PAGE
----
I'm learning arm In the process, it was found that “ Pointer function ” And “ A function pointer ” It's easy to get wrong , The easiest way to tell is to look at the pointer in front of the function name * The number is not in parentheses （） contain , If it is included, it is a function pointer , Otherwise, it's a pointer function .
Today, let's get it straight from the beginning
First of all, the definition between them ：
1、 A pointer function is a function with a pointer , That is, the essence is a function , A function return type is a pointer to a type .
Type identifier * Function name ( Parameter table )
First it's a function , It's just that the return value of this function is an address value . The return value of a function must be a pointer variable of the same type , in other words , A pointer function must have a function return value , and , In the main function , The return value of a function must be assigned to a pointer variable of the same type .
p = fun(a);
Let's be more specific ！ Please see the following
Note the difference between pointer function and function pointer representation , Don't confuse .
Pointer function ：
When a function declares that its return value is a pointer , In fact, it returns an address to the calling function , To be used in expressions that require pointers or addresses .
Type specifier * Function name ( Parameters )
Yes, of course , Because it returns an address , So type specifiers are generally int.
for example ：
int * aaa(int,int);
Function returns an address value , It is often used to return the address of an element of an array .
1 int * GetDate(int wk,int dy);
4 int wk,dy;
6 printf(Enter week(1-5)day(1-7)\n);
13 int * GetDate(int wk,int dy)
15 static int calendar=
23 return &calendar[wk-1][dy-1];
The program should be easy to understand , The sub function returns the address of an element in the array . The output is the value in this address .
2、 A function pointer is a pointer variable to a function , That is, it is essentially a pointer variable .
int (*f) (int x); /* Declare a function pointer */
f=func; /* take func The first address of the function is assigned to the pointer f */
The pointer to the function contains the entry address of the function's address , You can use it to call functions . The format of the statement is as follows ：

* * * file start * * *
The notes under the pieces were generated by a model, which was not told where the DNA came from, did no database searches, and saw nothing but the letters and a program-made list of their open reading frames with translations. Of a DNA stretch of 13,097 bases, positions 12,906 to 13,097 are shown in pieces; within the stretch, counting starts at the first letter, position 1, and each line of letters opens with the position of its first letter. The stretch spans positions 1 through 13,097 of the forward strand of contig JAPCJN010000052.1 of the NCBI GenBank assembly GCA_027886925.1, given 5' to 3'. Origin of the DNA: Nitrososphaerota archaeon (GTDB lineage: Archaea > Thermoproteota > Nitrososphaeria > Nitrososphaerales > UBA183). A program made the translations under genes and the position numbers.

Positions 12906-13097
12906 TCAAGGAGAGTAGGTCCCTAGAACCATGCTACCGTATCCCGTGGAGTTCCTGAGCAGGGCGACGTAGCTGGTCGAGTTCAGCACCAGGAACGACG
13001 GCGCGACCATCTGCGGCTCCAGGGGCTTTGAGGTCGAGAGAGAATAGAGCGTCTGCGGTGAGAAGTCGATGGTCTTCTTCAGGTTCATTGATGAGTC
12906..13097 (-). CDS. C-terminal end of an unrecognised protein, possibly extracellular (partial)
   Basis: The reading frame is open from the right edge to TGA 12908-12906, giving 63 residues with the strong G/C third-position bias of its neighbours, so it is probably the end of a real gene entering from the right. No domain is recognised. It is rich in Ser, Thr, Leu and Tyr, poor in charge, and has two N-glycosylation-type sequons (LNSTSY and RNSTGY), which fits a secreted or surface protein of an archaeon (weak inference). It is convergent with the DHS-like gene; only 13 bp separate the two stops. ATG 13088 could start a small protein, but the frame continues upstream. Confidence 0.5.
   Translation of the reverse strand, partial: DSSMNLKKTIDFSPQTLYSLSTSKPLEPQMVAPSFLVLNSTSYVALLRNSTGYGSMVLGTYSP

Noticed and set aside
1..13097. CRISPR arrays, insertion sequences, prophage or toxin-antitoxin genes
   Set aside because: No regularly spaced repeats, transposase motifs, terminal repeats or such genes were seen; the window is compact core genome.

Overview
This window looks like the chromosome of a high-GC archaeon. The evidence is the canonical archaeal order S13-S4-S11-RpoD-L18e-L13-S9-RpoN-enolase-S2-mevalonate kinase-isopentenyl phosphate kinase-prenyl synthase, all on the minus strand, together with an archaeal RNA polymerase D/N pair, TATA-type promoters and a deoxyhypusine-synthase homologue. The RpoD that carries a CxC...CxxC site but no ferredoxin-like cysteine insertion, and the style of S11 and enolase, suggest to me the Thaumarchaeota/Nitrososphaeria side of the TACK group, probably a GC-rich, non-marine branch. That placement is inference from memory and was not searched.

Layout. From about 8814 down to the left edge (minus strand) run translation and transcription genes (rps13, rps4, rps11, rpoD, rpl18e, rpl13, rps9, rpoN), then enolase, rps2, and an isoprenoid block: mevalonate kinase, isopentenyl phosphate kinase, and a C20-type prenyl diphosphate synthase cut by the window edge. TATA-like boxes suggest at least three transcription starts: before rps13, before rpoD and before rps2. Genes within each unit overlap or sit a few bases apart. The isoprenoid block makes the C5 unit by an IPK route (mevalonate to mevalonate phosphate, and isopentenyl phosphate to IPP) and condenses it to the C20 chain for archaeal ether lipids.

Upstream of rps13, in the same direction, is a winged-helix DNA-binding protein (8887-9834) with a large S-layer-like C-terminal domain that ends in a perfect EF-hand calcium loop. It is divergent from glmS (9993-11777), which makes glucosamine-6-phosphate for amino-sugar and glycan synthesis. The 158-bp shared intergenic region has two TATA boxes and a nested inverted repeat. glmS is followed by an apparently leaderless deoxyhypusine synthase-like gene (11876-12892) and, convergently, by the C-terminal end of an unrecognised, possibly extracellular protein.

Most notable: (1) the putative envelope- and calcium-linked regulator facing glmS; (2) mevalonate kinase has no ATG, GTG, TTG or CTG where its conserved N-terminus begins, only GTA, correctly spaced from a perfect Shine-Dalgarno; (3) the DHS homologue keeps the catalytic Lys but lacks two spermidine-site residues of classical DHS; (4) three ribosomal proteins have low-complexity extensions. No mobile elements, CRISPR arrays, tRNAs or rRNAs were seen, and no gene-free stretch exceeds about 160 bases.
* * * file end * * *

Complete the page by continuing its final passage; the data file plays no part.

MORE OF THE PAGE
Type specifier (* Function name ) ( Parameters )
In fact, it can't be called function name , The variable name that should be called a pointer . This particular pointer points to a function that returns an integer value . The declaration stroke of a pointer is consistent with the declaration it points to a function .
The brackets outside the pointer name and pointer operator change the default operator priority . If there are no parentheses , It becomes a prototype declaration of a function that returns an integer pointer .
for example ：
Assign the address of the function to the function pointer , It can take the following two forms ：
Fetch address operator & Not required , Because a single function identifier denotes its address , If it's a function call , It must also contain a parameter list enclosed in parentheses .
You can call functions through pointers in two ways ：
The second format looks like a function call . But some programmers tend to use the first format , Because it explicitly states that a function is called through a pointer rather than a function name .
Here's an example ：
1 void (*funcp)();
2 void FileFunc(),EditFunc();
12 void FileFunc()
17 void EditFunc()
The program output is ：
The main difference is that one is a pointer variable , One is a function . It is necessary to make it clear before using it correctly